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Periodical article Periodical article Leiden University catalogue Leiden University catalogue WorldCat catalogue WorldCat
Title:Motives for mechanisation in South African agriculture, c. 1940-1980
Author:Schirmer, StefanISNI
Periodical:African Studies
Geographic term:South Africa
Subjects:agricultural workers
labour relations
farm management
agricultural mechanization
Agriculture, Natural Resources and the Environment
Development and Technology
History and Exploration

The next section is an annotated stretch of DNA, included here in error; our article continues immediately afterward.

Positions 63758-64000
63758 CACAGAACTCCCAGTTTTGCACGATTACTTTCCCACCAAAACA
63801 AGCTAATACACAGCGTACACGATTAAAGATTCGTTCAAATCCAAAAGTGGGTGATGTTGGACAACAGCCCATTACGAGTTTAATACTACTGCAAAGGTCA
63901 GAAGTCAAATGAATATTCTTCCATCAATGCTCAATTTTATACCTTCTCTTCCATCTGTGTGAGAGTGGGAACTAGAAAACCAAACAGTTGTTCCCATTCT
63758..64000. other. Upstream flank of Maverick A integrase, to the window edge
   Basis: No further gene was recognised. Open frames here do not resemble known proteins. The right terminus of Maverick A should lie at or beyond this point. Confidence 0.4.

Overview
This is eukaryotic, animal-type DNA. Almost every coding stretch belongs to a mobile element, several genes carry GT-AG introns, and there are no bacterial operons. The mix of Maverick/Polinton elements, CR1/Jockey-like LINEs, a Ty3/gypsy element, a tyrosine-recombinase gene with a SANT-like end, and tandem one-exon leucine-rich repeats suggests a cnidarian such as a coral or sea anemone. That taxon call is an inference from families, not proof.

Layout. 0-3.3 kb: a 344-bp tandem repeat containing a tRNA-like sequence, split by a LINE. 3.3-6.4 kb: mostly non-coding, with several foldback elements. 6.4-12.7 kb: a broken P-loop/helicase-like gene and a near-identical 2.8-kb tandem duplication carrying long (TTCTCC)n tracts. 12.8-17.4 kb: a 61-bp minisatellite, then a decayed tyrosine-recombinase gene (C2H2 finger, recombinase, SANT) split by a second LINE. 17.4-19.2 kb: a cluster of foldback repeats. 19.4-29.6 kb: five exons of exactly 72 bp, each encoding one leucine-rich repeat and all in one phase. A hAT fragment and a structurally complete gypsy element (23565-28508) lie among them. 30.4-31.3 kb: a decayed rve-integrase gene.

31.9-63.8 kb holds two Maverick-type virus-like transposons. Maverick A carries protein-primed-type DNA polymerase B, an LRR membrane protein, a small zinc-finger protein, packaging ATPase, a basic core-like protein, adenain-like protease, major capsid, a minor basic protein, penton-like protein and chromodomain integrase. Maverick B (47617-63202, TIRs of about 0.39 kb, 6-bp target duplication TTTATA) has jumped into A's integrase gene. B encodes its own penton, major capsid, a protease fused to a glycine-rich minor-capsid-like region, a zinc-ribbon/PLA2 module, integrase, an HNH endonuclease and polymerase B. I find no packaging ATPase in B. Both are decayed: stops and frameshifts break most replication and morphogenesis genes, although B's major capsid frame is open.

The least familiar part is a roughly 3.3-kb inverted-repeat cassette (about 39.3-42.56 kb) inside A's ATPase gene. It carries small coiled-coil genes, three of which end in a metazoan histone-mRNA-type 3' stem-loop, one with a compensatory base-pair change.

Abstract:This paper analyses qualitative evidence that suggests that many white farmers across South Africa between c. 1940 and 1980 were motivated to adopt more and better mechanical implements by a dissatisfaction with the state of agricultural labour relations. The argument put forward is not that the cost of mechanization was irrelevant for farmers, nor that mechanization was always economically inefficient, but the paper emphasizes that the paternalist system that farmers maintained with State assistance created labour relations that farmers on the whole regarded as highly unsatisfactory. Further, thanks once again to substantial State regulation, farmers could afford to allow their perception of black workers as inherently unreliable to act as a central, independent motive for moving over to a more mechanized mode of production. Farmers did not face the competitive pressures that would have forced them to make optimal use of their inputs, and while mechanization probably improved the productivity on farms this was often an unintended consequence rather than the primary force driving the process forwards. Bibliogr., notes, ref. [ASC Leiden abstract]